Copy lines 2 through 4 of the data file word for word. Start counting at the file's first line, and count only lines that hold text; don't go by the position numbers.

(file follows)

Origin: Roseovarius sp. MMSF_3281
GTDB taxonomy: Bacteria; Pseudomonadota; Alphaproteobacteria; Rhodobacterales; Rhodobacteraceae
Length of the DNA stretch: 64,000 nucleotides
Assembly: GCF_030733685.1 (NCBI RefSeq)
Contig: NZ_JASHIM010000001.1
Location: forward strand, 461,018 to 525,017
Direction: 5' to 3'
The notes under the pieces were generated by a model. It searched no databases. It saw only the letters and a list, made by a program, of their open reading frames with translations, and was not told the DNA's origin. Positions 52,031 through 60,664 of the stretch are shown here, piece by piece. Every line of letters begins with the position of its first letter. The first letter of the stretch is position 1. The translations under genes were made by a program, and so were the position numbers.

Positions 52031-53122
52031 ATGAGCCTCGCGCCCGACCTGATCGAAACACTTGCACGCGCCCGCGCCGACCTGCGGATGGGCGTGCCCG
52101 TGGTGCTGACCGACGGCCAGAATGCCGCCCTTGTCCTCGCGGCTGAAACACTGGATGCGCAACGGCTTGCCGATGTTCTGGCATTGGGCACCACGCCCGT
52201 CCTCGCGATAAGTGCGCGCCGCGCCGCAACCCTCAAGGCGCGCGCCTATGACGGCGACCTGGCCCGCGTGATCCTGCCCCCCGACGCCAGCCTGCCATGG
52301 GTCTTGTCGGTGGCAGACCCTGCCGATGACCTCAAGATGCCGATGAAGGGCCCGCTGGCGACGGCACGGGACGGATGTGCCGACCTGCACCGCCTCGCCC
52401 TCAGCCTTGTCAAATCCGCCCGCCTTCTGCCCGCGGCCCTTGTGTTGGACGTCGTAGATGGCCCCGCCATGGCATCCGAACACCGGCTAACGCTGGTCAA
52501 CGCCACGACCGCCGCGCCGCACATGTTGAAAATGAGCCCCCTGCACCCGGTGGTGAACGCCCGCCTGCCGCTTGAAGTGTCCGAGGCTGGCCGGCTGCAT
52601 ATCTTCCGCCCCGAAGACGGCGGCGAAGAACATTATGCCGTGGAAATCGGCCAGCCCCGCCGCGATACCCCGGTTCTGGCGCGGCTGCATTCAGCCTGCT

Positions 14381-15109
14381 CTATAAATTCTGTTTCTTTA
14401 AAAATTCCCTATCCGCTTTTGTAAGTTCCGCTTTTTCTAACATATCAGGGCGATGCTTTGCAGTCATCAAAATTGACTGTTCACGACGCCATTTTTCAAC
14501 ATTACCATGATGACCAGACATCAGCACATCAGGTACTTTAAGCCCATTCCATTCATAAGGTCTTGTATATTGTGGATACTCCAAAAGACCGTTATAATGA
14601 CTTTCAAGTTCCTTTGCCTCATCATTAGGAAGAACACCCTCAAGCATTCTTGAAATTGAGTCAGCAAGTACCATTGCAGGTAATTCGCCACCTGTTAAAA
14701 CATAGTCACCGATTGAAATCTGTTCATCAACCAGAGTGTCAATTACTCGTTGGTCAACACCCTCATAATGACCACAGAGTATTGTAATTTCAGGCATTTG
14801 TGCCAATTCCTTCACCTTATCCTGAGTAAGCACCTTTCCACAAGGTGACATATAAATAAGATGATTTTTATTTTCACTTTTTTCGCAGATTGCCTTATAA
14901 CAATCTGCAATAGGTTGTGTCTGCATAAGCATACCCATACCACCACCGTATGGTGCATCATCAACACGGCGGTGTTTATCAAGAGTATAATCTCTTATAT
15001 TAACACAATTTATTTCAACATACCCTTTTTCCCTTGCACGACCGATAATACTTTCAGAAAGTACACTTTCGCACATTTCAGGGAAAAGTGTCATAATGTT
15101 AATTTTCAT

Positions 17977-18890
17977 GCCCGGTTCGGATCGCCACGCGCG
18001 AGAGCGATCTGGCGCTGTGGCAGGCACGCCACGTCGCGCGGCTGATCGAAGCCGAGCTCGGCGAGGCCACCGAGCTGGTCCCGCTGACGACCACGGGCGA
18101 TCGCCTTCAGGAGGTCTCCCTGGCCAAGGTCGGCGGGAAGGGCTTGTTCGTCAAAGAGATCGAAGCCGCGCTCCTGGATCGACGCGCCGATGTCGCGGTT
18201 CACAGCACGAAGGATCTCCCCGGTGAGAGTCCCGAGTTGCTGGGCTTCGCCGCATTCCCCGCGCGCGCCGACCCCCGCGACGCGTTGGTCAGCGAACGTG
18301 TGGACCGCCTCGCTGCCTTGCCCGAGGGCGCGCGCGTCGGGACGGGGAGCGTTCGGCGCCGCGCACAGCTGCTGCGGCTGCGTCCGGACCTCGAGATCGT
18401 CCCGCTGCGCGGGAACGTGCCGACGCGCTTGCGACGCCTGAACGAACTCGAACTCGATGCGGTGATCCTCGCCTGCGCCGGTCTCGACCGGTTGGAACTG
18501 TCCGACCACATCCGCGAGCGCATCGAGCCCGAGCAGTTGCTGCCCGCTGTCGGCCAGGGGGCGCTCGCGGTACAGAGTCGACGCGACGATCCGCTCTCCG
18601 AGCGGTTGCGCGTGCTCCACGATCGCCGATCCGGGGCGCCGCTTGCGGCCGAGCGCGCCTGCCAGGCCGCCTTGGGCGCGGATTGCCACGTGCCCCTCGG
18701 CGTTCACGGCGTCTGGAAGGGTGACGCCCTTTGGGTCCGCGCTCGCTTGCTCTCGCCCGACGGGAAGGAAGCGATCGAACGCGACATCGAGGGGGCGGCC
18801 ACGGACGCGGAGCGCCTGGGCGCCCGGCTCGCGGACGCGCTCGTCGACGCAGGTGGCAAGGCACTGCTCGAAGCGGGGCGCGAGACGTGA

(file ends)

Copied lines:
GTDB taxonomy: Bacteria; Pseudomonadota; Alphaproteobacteria; Rhodobacterales; Rhodobacteraceae
Length of the DNA stretch: 64,000 nucleotides
Assembly: GCF_030733685.1 (NCBI RefSeq)